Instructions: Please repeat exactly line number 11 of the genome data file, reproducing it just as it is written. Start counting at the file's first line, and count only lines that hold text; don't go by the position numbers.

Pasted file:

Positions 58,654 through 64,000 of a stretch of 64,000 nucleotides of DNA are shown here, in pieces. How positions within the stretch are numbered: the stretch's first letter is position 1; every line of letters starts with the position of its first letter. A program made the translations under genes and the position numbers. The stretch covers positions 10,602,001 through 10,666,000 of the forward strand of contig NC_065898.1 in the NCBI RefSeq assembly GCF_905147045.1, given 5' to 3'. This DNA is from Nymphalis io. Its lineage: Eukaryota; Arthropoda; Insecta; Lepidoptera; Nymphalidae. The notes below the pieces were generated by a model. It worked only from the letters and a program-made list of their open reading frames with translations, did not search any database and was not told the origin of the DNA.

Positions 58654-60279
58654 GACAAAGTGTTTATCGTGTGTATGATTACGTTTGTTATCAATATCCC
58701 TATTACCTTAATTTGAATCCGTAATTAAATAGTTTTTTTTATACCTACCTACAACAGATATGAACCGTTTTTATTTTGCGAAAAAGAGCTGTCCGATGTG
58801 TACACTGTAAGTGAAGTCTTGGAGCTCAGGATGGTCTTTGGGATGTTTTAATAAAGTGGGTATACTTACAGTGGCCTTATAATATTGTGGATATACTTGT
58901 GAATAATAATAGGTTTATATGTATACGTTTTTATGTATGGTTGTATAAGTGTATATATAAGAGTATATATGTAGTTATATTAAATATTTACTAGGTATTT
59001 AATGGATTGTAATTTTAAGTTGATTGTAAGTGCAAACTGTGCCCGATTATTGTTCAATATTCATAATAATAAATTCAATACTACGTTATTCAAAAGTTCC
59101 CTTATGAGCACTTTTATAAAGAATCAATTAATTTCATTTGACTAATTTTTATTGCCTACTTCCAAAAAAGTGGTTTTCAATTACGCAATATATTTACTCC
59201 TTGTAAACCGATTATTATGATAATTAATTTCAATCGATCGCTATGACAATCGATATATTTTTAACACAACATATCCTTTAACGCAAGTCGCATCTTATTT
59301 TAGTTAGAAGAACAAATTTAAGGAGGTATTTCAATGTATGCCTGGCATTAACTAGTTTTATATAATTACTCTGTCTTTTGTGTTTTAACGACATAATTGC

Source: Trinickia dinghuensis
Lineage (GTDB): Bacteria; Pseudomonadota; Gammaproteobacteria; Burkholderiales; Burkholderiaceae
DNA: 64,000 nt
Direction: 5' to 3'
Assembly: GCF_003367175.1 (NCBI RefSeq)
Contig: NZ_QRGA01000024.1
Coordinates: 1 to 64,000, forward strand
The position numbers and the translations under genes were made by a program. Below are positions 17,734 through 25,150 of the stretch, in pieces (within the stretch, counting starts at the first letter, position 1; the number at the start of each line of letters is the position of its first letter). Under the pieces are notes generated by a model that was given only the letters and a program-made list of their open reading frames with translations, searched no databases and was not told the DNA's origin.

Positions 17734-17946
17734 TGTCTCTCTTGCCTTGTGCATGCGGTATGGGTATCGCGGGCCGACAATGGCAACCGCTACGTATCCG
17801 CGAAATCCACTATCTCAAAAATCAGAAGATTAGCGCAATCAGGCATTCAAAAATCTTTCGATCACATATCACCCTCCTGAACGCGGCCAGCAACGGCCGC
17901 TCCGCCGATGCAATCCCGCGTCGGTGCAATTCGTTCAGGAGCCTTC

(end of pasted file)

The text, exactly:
Source: Trinickia dinghuensis